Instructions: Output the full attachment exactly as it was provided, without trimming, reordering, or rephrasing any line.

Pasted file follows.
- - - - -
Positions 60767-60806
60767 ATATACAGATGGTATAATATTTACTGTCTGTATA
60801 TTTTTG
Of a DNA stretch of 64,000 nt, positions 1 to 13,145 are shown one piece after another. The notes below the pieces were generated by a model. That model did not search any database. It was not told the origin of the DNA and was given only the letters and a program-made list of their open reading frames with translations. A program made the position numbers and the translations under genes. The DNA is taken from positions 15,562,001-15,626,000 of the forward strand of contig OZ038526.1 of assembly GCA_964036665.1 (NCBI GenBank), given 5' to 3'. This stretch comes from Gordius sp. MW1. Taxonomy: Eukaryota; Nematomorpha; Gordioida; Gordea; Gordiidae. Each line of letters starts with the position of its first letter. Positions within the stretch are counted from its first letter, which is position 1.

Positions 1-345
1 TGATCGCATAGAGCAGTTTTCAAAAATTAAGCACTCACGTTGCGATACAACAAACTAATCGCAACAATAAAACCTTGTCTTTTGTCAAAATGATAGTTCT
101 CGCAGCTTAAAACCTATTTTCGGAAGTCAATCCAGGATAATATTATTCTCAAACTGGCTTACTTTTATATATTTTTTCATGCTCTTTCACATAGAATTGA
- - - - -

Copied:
Positions 60767-60806
60767 ATATACAGATGGTATAATATTTACTGTCTGTATA
60801 TTTTTG
Of a DNA stretch of 64,000 nt, positions 1 to 13,145 are shown one piece after another. The notes below the pieces were generated by a model. That model did not search any database. It was not told the origin of the DNA and was given only the letters and a program-made list of their open reading frames with translations. A program made the position numbers and the translations under genes. The DNA is taken from positions 15,562,001-15,626,000 of the forward strand of contig OZ038526.1 of assembly GCA_964036665.1 (NCBI GenBank), given 5' to 3'. This stretch comes from Gordius sp. MW1. Taxonomy: Eukaryota; Nematomorpha; Gordioida; Gordea; Gordiidae. Each line of letters starts with the position of its first letter. Positions within the stretch are counted from its first letter, which is position 1.

Positions 1-345
1 TGATCGCATAGAGCAGTTTTCAAAAATTAAGCACTCACGTTGCGATACAACAAACTAATCGCAACAATAAAACCTTGTCTTTTGTCAAAATGATAGTTCT
101 CGCAGCTTAAAACCTATTTTCGGAAGTCAATCCAGGATAATATTATTCTCAAACTGGCTTACTTTTATATATTTTTTCATGCTCTTTCACATAGAATTGA